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Eine räumliche Analyse der »Movimiento por la Paz con Justicia y Dignidad« in Mexiko
Post-Foundational Geographies
Aufbruch marokkanischer Lebenswelten
A Global Collection of Counter-Cartographies

. (2011): Powerful Assemblages?. In: Area 43 (2): 154-157. A , S. E./D , E./E , A. (1998): Cultures of politics, politics of cultures: re-visioning Latin American social movements, Boulder: Westview Press. A , B. (1988): Die Erfindung der Nation, Frankfurt a.M., New York: Campus Verlag. A , B. (1991): Imagined communities. 2. Au lage, London: Verso. A , B./K , M./M F , C./S , D. (2012): On assemblages and geography. In: Dialogues in Human Geography 2 (2): 171-189. 294 Geographien des Protests A , M. (2015): Nation and Nationalism. In: A , J./M , V./S , A.J./S , J. (Hg

social movements, alternative currencies, lo- calization strategies and politics of climate change. Katinka Weber lectures in Latin American Anthropology and Sociol- ogy as University Teacher at the University of Liverpool. Her research interests are in the fields of development studies and the state, social change and resistance studies as well as governance studies and citi- zenship. Hans-Martin Zademach is Professor of Economic Geography at the Catholic University of Eichstätt-Ingolstadt. His current research focus- es on transnational production networks

Konzeptionelle Zugänge, empirische Problemlagen und politische Perspektiven

relationship between these process- es and the emergence of collective identities embedded in social movements. These identities are multiple and make up an often overlooked Amazonian socio-cultural diversity. The different collective identities are held together through local denomina- tions such as: riverside dwellers (ribeirinhos), rubber tappers (se- ringueiros), maroons (quilombolas), indigenous peoples, piassa- ba palm extractors (piaçabeiros), small-scale fishers (pescadores artesanais), nut collectors (castanheiros), artisans (artesãos and artesãs)3, urban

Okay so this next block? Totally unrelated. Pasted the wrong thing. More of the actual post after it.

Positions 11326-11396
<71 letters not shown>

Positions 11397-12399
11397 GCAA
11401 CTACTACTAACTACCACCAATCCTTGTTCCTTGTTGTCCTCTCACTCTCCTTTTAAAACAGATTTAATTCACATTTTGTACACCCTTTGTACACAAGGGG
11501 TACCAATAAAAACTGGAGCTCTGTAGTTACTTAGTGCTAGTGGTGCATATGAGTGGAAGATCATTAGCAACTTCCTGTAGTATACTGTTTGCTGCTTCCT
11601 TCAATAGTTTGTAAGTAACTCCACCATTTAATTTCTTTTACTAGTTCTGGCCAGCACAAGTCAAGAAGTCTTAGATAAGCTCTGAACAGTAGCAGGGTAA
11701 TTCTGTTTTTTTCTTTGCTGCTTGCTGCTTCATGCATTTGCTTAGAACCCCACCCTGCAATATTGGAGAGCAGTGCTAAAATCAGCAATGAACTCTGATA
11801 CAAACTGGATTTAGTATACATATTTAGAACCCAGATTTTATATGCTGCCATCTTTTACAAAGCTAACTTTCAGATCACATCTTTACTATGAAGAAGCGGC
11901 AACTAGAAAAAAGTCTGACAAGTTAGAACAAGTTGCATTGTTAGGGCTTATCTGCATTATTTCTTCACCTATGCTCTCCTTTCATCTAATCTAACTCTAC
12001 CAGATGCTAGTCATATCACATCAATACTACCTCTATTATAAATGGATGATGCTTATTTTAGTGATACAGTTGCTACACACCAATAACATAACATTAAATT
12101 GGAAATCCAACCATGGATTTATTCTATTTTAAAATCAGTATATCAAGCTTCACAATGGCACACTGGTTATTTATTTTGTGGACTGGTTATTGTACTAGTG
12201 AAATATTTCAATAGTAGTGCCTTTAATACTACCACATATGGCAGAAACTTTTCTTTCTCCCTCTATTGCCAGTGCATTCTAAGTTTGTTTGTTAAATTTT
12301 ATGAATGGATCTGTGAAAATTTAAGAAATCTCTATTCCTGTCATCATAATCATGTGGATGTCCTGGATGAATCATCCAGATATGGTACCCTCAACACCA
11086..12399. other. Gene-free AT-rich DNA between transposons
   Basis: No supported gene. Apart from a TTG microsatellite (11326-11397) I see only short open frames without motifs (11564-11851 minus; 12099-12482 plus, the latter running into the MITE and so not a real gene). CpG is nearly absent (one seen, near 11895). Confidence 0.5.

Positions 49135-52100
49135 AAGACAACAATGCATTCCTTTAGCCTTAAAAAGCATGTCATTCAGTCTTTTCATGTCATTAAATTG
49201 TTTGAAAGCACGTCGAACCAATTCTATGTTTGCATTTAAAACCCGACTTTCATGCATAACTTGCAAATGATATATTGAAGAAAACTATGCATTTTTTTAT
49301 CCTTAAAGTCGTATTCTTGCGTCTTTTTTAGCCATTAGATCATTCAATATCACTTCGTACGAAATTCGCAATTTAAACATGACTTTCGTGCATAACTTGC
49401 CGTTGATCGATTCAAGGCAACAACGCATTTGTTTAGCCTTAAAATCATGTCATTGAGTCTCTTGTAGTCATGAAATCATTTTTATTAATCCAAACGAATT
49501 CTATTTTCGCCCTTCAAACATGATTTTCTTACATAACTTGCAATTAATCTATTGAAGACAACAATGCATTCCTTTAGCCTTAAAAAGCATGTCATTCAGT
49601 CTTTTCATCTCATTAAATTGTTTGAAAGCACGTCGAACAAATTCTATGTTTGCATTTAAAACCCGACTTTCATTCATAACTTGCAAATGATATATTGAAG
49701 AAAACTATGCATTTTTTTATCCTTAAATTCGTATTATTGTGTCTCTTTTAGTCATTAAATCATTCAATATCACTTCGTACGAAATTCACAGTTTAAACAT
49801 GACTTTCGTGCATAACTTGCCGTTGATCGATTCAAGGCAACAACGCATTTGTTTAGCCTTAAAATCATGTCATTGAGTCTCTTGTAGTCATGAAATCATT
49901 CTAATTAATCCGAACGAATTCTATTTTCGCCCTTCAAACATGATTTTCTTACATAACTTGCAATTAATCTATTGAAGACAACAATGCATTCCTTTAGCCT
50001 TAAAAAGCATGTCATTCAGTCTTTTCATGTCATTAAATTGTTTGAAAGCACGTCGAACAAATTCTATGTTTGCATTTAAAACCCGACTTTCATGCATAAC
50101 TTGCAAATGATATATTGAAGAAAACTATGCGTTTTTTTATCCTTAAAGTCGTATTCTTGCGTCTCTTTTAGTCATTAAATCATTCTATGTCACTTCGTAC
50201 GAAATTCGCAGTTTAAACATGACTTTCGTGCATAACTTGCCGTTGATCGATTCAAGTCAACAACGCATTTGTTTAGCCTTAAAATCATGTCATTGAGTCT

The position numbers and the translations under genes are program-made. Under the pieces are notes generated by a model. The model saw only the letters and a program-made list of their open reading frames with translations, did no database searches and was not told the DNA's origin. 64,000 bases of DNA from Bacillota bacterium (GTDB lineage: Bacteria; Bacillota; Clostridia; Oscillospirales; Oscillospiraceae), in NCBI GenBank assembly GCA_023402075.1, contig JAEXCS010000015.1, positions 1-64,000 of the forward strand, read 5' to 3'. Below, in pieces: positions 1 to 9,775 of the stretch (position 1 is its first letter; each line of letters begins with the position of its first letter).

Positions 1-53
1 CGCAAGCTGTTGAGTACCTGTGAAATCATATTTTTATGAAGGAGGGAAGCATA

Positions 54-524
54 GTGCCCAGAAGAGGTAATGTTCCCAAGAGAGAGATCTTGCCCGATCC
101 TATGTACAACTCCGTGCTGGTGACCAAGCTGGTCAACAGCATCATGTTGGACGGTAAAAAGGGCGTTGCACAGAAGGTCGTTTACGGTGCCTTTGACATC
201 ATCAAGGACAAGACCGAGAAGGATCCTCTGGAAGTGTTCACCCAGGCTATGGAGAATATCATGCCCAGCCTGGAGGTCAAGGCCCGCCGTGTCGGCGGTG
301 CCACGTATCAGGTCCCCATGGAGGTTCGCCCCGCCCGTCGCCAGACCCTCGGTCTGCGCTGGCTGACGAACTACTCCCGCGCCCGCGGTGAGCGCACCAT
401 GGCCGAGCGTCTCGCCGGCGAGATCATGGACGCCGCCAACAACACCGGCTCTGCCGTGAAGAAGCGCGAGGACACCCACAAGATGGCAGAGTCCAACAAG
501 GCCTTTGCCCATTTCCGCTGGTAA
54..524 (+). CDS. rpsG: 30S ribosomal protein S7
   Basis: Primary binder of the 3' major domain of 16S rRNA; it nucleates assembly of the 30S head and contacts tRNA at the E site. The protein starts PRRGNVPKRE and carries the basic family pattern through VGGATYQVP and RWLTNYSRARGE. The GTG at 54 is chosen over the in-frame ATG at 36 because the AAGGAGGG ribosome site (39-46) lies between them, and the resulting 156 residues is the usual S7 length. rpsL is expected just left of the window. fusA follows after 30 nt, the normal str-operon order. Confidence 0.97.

. Resources uploaded to the web for reappropriation, reproduction and redefinition turn this virtual means into a collective tool through which hierarchies are dismantled and exchange is stimulated. In consequence, users be- come producers recurring to liberated production. Creating resources for their free circulation as well as their particular drifts and reappropriations has transformed and broad- ened our practice. Constant exchange with and relations to other collectives, organizations and social movements has promoted a reciprocal influence encouraging us to

network meet- ings as well as in open workshops. Teachers and educators use it in schools, kindergartens or day-care centers. Activists use it in workshops to explain protest forms and alternative approaches of social movements. Some parents have put it on the walls of their children's rooms in order to explain to them which great actions and projects they have participated in (hopefully their children don't find this boring). But the best way to explore the picture is being at leisure and look- ing at it on the wall of a restroom – or online where you can zoom